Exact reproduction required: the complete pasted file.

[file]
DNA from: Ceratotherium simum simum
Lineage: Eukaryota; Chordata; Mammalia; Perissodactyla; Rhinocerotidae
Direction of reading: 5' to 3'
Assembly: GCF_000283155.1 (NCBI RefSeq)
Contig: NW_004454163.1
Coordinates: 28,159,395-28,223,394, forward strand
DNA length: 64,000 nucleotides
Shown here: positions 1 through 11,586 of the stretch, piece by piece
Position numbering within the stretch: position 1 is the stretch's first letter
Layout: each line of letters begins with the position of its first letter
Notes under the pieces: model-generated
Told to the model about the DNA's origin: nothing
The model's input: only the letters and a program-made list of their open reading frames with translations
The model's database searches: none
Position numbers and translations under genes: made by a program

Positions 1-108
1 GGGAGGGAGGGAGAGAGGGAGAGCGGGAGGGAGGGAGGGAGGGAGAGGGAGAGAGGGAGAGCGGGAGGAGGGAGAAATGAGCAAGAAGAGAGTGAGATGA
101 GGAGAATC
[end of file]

DNA from: Ceratotherium simum simum
Lineage: Eukaryota; Chordata; Mammalia; Perissodactyla; Rhinocerotidae
Direction of reading: 5' to 3'
Assembly: GCF_000283155.1 (NCBI RefSeq)
Contig: NW_004454163.1
Coordinates: 28,159,395-28,223,394, forward strand
DNA length: 64,000 nucleotides
Shown here: positions 1 through 11,586 of the stretch, piece by piece
Position numbering within the stretch: position 1 is the stretch's first letter
Layout: each line of letters begins with the position of its first letter
Notes under the pieces: model-generated
Told to the model about the DNA's origin: nothing
The model's input: only the letters and a program-made list of their open reading frames with translations
The model's database searches: none
Position numbers and translations under genes: made by a program

Positions 1-108
1 GGGAGGGAGGGAGAGAGGGAGAGCGGGAGGGAGGGAGGGAGGGAGAGGGAGAGAGGGAGAGCGGGAGGAGGGAGAAATGAGCAAGAAGAGAGTGAGATGA
101 GGAGAATC